Thursday 21 June 2018

DuPont biofuels programmes on track

Dubai, December 4, 2008

DuPont plans to bring its two advanced biofuels programmes to market are on track.

It is also making significant technical progress toward the commercialisation of biobutanol and the conversion of cellulosic feedstocks economically into biofuels, said vice-president and general manager John Ranieri.
“Biobutanol and cellulosic ethanol have the ability to transform the biofuels industry,” Ranieri added.  “Our flexible business models allow us to penetrate different geographies with the ability to convert various feedstocks to meet the significant global demand for biofuels.”
The DuPont BioFuels business strategy is developing and commercialising an upstream biofuel technology to produce cellulosic ethanol that will use non-food energy feedstocks such as corn cob and switchgrass, and a downstream biofuel technology to produce biobutanol, a high-performance biofuel that can be delivered through existing gasoline distribution channels.
In May, DuPont announced a joint venture with Danisco to deliver low cost, sustainable cellulosic ethanol technology.  In July, the DuPont Danisco Cellulosic Ethanol LLC joint venture announced a partnership with the University of Tennessee to build a pilot and demonstration facility for the cellulosic ethanol technology, groundbreaking scheduled later this month.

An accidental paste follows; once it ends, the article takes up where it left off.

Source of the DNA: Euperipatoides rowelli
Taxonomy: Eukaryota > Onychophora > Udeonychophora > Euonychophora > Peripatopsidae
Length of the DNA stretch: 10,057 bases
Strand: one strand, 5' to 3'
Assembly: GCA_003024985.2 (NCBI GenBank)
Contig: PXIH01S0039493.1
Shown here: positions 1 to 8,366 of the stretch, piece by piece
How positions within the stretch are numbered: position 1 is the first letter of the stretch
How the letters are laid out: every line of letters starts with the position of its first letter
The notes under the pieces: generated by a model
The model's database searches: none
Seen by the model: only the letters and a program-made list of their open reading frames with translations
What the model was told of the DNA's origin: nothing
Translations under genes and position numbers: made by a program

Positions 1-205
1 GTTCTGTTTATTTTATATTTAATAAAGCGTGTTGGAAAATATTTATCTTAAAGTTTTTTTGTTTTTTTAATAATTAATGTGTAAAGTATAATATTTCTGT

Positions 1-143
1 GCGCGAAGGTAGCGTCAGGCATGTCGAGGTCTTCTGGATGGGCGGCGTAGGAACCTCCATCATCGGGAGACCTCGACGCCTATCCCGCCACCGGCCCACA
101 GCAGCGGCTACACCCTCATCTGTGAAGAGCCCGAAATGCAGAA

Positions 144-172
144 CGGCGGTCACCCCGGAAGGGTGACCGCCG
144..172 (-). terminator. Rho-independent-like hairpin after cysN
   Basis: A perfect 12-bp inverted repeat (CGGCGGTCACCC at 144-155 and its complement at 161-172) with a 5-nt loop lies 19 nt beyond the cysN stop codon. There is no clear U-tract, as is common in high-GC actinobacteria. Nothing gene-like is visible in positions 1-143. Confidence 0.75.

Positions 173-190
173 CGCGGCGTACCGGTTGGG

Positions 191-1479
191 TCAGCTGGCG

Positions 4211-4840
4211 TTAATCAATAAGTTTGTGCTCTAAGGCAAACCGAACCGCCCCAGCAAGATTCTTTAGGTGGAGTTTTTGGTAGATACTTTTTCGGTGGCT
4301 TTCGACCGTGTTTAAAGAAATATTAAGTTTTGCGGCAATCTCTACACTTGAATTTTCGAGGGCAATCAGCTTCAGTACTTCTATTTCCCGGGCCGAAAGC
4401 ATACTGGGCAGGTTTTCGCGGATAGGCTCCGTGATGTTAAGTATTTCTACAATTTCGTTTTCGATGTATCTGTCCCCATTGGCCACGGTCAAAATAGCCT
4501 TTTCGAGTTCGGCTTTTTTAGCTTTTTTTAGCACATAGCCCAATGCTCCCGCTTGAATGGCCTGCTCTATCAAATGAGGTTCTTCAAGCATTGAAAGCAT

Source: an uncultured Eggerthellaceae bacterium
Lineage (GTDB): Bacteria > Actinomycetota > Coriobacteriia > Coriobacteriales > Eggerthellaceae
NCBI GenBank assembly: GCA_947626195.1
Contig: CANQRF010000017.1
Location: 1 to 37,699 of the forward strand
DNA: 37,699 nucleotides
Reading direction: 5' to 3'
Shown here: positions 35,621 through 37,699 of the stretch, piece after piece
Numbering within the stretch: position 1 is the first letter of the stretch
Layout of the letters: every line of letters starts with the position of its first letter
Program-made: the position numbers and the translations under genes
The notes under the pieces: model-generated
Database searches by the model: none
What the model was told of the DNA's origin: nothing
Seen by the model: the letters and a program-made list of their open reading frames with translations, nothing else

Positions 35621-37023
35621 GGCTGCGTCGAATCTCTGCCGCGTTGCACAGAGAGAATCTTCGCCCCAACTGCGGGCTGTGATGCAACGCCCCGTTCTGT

Pilot production utilizing corn cob and switchgrass is expected to begin in 2009 with commercially viable economics by 2010.
Biobutanol blends can be transported using existing fuel infrastructure, have a higher blend value, provide fuel economy (miles per gallon) similar to unleaded gasoline and can be blended at a minimum of 16 percent concentrations without the need to modify vehicles.  DuPont is jointly developing biobutanol with BP in a partnership first announced in 2006.
“We are on track to have a biobutanol pilot facility operational next year with the commercial biotechnology package complete by 2010 at economics comparable to grain ethanol,” Ranieri said.  “Once we are commercial with biobutanol we intend to combine our technologies to make biobutanol from non-food feedstocks.” – TradeArabia News Service

Tags: ethanol | Biofuels | DuPont |

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